Monday, February 12, 2007

Sabaidee - Listening to the Rice Grow

After our respite in South Africa, Edith & Rick head off for Laos via Bangkok and Chiang Mai, Thailand. Carol is staying in South Africa to spend quality time with Bailey. This leg of the trip turned out to be the only problem on the Round the World Frequent Flyer ticket program. Get this - since we originally made reservations to go to Hanoi, the only way to change these reservations was to go to Hanoi via Bangkok and then make new reservations back to Bangkok. Delta said there were no remaining frequent flyer tickets from Amsterdam to Bangkok and we had to keep the reservations we had. It turns out it would take us about 48 hours to go from Cape Town to Bangkok. Ridiculous, huh???!! The airline said we could not get off the plane on our first stop in Bangkok. If we did, all remaining reservations on the rest of the trip would be cancelled!?!?!?! Not a good thing for sure!!

That being the case, we decide sitting on airplanes for two days would not be well spent days so we got another frequent flier ticket through Singapore Airlines (outside of our Round the World ticket) which took us from Cape Town to Singapore to Bangkok in a total of about 16 hours. Go figure?!?! Of course, flying Singapore Airlines is pure torture since many people consider Singapore Airlines to be one of the best airlines in the world.

We spend one day in Bangkok before heading to Chiang Rai. We fly into the new Bangkok Airport which has only been open for one month. It is quite nice and during our various layovers, we find the shopping and restaurants to be fantastic. We stay at the Peninsula Hotel - our first time! Last time in Bangkok, we stayed at the Oriental Hotel. The two hotels are about the same quality, though we do find the service much better at the Peninsula. The only slight downside is that it is on the wrong side of the river for all the action, but the hotel provides a nice water shuttle. The pool is very nice with cozy cabanas (left pic), lots of exotic drinks and a great view of the river. We have a very romantic dinner in their outdoors Thai Thipara restaurant as shown on the right.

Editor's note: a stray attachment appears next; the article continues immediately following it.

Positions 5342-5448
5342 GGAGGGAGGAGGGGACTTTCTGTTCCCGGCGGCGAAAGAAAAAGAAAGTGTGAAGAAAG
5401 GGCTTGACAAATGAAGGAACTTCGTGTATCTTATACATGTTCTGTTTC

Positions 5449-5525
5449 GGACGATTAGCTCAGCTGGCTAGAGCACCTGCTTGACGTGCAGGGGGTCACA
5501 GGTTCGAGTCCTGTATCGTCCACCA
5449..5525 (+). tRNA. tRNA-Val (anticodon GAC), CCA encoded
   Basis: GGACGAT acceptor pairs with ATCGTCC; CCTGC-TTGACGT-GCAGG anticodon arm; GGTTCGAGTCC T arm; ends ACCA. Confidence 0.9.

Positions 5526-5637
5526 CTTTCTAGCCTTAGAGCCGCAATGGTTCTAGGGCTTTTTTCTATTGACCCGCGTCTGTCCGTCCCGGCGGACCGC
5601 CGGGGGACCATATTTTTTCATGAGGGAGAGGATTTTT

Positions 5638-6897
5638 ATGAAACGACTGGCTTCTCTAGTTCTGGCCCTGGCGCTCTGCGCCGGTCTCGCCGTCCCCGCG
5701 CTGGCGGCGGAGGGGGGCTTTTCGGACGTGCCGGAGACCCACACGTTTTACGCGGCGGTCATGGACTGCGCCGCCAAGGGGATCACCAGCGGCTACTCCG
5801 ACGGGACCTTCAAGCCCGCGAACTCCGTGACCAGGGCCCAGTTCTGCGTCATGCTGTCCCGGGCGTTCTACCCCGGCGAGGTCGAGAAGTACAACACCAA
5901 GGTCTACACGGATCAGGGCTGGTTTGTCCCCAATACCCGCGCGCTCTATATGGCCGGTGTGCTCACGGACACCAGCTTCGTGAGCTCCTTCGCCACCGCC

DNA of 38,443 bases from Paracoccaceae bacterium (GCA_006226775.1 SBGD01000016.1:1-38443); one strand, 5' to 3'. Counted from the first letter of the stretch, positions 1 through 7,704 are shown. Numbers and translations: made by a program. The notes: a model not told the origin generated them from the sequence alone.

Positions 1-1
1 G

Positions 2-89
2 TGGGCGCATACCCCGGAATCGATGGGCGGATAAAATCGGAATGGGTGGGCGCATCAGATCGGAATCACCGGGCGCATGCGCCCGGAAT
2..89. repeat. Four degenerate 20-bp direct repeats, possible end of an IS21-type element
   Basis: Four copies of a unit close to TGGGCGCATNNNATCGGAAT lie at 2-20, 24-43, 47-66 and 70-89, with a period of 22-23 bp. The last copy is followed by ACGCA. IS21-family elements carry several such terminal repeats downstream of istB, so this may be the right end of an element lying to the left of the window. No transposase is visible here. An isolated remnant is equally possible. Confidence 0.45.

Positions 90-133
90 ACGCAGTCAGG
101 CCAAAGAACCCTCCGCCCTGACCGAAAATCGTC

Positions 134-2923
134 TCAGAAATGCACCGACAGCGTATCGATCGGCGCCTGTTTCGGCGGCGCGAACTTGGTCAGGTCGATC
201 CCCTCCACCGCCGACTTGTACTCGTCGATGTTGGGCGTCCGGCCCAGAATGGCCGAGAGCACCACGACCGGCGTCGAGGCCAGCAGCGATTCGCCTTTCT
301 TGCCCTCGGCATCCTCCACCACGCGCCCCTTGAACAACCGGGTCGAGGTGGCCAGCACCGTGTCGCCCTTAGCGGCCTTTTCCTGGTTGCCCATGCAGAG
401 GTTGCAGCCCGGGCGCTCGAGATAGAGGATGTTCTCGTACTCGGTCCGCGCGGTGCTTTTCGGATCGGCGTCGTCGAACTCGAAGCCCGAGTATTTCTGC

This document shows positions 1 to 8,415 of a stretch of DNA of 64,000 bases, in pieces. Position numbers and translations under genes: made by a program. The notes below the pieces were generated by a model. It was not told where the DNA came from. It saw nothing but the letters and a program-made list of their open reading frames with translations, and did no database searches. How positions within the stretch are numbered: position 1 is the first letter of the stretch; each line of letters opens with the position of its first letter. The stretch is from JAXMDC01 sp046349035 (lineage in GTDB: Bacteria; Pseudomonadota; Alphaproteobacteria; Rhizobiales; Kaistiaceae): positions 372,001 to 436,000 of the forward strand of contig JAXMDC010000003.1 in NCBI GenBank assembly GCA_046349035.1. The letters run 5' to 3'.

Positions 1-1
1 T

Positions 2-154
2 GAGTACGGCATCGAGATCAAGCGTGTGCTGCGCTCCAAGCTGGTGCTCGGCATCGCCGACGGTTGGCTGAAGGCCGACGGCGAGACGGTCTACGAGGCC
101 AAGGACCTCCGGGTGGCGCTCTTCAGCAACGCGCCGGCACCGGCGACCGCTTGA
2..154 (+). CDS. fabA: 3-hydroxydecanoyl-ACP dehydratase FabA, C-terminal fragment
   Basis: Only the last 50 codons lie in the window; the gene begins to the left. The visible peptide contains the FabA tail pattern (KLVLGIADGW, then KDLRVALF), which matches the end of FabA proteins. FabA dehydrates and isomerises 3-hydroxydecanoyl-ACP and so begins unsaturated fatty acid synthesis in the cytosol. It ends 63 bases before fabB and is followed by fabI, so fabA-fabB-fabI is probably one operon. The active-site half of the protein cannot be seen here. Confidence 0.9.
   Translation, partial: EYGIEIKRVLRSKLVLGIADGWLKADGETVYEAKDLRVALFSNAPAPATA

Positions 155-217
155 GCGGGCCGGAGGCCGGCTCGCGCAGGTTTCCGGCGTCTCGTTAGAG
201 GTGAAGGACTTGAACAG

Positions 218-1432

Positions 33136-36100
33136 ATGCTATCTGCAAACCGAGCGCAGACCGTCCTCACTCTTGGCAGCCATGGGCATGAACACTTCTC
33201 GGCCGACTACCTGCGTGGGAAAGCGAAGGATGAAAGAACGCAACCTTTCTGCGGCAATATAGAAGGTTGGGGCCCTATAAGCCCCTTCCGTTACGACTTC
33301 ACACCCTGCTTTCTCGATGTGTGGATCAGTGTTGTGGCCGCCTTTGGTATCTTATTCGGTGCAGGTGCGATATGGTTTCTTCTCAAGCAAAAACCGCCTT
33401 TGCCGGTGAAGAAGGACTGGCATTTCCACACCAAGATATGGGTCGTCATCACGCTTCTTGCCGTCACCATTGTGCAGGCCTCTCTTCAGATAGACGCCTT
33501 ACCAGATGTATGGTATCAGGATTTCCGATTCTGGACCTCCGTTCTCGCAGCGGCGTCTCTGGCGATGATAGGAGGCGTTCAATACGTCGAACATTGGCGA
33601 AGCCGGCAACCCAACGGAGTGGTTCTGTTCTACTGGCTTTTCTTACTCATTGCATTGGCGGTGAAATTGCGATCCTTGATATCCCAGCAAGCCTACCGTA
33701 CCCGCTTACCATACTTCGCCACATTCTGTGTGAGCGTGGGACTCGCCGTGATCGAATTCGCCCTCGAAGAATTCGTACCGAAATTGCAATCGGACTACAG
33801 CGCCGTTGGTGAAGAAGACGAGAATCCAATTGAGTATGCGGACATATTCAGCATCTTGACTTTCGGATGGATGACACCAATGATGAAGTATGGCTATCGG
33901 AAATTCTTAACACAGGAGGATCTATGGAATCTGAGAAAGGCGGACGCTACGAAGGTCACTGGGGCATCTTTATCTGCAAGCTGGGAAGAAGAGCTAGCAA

Now along the way, we have sent home many of our purchases, extra clothes and things we find that we don't need. We each only have one small roller board for carry-on and one small bag for our toiletries and medicine since we are not sure other countries have the same liquid restriction in the cabin as the U.S. It turns out for our entire trip, only the U.S. has liquid restrictions. Since we're going to be on a boat in Laos, we take only one roller board and one small bag for the two of us - it is amazing how little you really need to travel. We leave our other suitcases at the Peninsula to pickup on our way to Myanmar. This works out nicely both in terms of less luggage and less clothes - boy, do we hate those clothes now!

The next day we're met in Chiang Rai by our guide for a short tour of Chiang Rai. We visit Wat Phra Kaeo which is where the Emerald Buddha was first discovered in the year 1434, when a bolt of lightning struck a pagoda, revealing a small and seemingly insignificant stucco Buddha image. After many years, the plaster began to crumble away, revealing a beautiful green jade image beneath. When the King of Chiang Mai heard of the discovery, he sent an army of elephants to take the image. The elephant carrying the treasure refused to take the route back to Chiang Mai, instead heading south towards Lampang. The Emerald Buddha is now in Bangkok where thousands of Buddhists pay their respects to the fabled image since several miracles have been associated with the good fortune Buddha.

We take a longtail boat ride down the Kok River where there are restaurants with individual hut like rooms on the banks of the river where people eat, fish (if you catch something - the restaurant cleans and cooks it) and also sleep. We're told that many couples come and stay overnight or people have big parties in these huts that last for days. Interesting concept since everything is visible from the river. No hanky panky here!

Before going to our hotel, we visit a small market. What is interesting are the number of insects for sale as food. We see four kinds of insect dishes, all northern delicacies: rot duan, a bamboo caterpillar; meng muan, a woodborer; mang dah, giant water bugs (looks a lot like big Palmetto bugs) and ging gong, a type of cricket. The Thai also eat silk worms and fried scorpions, a delicacy we tried on an earlier trip to China. Having missed the photo shot of the giant water bugs, I run back to take a picture, only to find that they have sold all of this well liked delicacy.